A color is also called a hue.  If your clothes are lightened up with a lot of white in the color, its called a “tint.” These are often pastels.  If they’re darker or earthy, its a “shade” and has black added.

As for what’s going on with the neons, I’ve got no clue and would love to be edukatted, if you know.

The Mix is an opportunity!  Build layers, add accessories, wear a hat, throw on a bright bag with a scarf tied on, have fun!  And keep garments together of either the same intensity (brightness), or the same hue (color) with varying levels of light and dark.  And if you feel overwhelmed, throw a neutral piece into the mix.

All pieces equally intense -Jil Sander Color Block Spring '11, Credit:Style.com

BUT I want to disqualify what I just said, for monochromatics.  See this simple and stunning look by Leowe, achieved by using the same  hue, with a light tint top.  And for the little parrots who laughed at me and told me, “pink and red clash,” back in high school, try saying it now:

Monochromatic Color Block.  By Loewe, Photo Credit: style.com

Reference our post on proportion and balance for your body type  and use this idea to help yourself out.   The lighter, brighter or heavier color should draw attention to your assets, (and away from any perceived flaws).

Within the color wheel, hues that are next to each other will look nice together (again, keep the same intensity/level of brightness).  I’ve been waiting since I was 8 years old to wear these colors together again:

Pink and Purple are together on The Wheel, equal intensity. By Issa; Credit:Style.com

And colors that are opposite to each other will complement each other for a really strong look!  I absolutely love seeing opposites together.  A yellow pump under a blue dress makes me want to sing because its so brave to use opposites and so fun to see them.

You can match the level of intensity by placing two garments together and looking away and back again.  In that first moment, what happens to your eyes?   Notice if there’s one part that rudely demands more attention from your eyes or is there a balanced focus on all parts?   This highly technical skill of looking away first, taught to me by a wise and experienced design teacher will work for any analysis of any look.  You should be able to move your eyes over your mirrored self and feel there’s no part  heavier or distracting.  That creates a kind of continuity or consistency I’m calling a look, even when you’re working a Mix.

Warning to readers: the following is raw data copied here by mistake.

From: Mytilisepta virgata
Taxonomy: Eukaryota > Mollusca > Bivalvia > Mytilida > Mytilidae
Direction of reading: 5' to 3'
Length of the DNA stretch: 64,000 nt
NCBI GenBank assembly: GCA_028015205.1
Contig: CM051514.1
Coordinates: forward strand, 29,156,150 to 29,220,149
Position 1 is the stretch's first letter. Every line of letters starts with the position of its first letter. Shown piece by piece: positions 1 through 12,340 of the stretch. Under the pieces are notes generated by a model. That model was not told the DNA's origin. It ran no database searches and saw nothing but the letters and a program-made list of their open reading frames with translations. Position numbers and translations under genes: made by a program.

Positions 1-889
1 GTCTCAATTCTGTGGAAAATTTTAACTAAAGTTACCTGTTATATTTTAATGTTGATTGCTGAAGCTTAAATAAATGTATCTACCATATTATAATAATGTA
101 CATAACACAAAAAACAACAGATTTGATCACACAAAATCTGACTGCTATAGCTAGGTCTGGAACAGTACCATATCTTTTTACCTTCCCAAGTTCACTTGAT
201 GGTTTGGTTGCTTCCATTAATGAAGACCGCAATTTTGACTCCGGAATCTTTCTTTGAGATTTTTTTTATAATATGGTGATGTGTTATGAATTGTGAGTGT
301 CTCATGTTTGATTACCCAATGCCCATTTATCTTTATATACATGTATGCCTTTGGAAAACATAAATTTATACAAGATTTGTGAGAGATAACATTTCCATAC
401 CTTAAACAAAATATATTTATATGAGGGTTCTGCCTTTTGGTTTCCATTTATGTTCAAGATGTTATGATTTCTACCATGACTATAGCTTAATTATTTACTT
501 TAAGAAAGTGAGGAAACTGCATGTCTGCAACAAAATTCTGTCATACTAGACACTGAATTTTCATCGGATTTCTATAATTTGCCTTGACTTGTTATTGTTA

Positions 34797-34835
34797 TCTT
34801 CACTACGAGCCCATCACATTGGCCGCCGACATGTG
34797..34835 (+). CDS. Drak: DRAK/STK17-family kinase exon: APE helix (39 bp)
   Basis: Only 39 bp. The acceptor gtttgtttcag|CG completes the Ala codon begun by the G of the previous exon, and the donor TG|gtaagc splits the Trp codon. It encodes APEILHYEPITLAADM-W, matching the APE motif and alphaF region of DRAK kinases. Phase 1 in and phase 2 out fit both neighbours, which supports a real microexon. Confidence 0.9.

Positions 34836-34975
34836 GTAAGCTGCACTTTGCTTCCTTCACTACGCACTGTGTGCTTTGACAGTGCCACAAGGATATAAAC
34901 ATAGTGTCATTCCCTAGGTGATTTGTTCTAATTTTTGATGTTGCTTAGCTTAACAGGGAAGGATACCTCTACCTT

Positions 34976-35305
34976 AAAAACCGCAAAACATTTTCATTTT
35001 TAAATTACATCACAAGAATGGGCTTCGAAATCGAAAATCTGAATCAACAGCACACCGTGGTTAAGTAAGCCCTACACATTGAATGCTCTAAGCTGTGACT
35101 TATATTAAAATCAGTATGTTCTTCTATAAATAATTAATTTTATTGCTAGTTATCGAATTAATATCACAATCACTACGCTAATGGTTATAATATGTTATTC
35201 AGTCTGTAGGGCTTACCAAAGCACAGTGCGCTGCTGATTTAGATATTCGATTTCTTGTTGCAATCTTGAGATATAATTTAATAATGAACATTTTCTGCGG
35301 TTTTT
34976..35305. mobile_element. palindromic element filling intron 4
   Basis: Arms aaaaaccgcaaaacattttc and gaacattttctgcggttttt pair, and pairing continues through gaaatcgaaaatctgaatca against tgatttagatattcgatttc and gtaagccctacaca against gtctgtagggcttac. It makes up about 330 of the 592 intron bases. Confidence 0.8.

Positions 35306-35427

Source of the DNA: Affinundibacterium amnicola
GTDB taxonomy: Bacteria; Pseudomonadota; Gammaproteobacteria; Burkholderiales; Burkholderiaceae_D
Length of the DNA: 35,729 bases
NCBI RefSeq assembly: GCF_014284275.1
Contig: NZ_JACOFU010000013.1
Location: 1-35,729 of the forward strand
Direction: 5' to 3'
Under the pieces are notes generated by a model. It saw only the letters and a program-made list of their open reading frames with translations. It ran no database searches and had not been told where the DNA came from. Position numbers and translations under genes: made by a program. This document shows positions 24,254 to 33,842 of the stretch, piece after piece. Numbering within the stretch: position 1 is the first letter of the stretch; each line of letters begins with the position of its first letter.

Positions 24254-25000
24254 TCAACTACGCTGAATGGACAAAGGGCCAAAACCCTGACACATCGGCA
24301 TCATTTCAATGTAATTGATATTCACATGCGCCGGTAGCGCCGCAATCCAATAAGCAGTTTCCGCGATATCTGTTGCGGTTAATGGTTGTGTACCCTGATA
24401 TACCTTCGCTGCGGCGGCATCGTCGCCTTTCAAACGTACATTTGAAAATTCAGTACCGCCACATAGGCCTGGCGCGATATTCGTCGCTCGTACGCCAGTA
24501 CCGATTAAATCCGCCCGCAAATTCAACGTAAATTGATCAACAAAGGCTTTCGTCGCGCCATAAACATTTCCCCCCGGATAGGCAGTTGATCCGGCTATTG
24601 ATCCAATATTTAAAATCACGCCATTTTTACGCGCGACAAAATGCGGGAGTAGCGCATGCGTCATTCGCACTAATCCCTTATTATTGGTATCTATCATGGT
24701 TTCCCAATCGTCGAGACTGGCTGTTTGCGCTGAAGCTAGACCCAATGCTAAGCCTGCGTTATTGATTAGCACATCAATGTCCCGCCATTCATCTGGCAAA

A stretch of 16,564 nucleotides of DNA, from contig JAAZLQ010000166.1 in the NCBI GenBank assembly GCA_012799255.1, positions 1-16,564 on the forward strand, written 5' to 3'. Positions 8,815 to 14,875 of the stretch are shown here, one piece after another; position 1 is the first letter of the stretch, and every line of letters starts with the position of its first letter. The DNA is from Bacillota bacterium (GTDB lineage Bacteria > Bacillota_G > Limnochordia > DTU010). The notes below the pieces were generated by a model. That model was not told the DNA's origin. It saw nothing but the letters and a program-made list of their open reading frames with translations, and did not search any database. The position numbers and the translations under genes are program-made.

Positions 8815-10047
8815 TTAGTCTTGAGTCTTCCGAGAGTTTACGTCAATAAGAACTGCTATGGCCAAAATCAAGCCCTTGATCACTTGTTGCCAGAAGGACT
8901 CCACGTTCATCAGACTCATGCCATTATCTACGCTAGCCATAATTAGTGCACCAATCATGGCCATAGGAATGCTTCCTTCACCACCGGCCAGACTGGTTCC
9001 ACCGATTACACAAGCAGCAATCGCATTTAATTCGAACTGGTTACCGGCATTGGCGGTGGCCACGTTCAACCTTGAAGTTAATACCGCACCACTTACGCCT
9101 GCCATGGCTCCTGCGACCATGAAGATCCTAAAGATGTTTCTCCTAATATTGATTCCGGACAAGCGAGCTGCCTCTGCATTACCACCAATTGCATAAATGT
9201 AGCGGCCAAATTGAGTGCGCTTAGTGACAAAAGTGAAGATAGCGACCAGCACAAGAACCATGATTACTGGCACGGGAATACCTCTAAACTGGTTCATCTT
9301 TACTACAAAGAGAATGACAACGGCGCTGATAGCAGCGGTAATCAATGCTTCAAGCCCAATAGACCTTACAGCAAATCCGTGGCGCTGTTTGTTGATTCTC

And if your mix is working against and in spite of these guidelines, please send pics, I’d love to post them.  Life is long, rule-breaking needed

Just because I love his color field work:

Mark Rothko, Untitled Yellow, Red, Blue. Credit: art.com

Aqua Catlin,  http://costumesdone.com/

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About the Author: Aqua, (yes, its her real name), Catlin is an Aussie-American Costume Designer and Wardrobe Supervisor as well as Stylist. She’s costumed Michael Madsen, Daryl Hannah, Billy Baldwin and Arye Gross among others, has worked with models, musicians, playmates and in various roles Serena Williams and Oprah Winfrey. Aqua’s work is considered, on budget, on time and adds production value and a friendly on-set face! You’ll be glad you trusted your project to Aqua. Questions? Great! Contact us here: E-mail aqua@costumesdone.com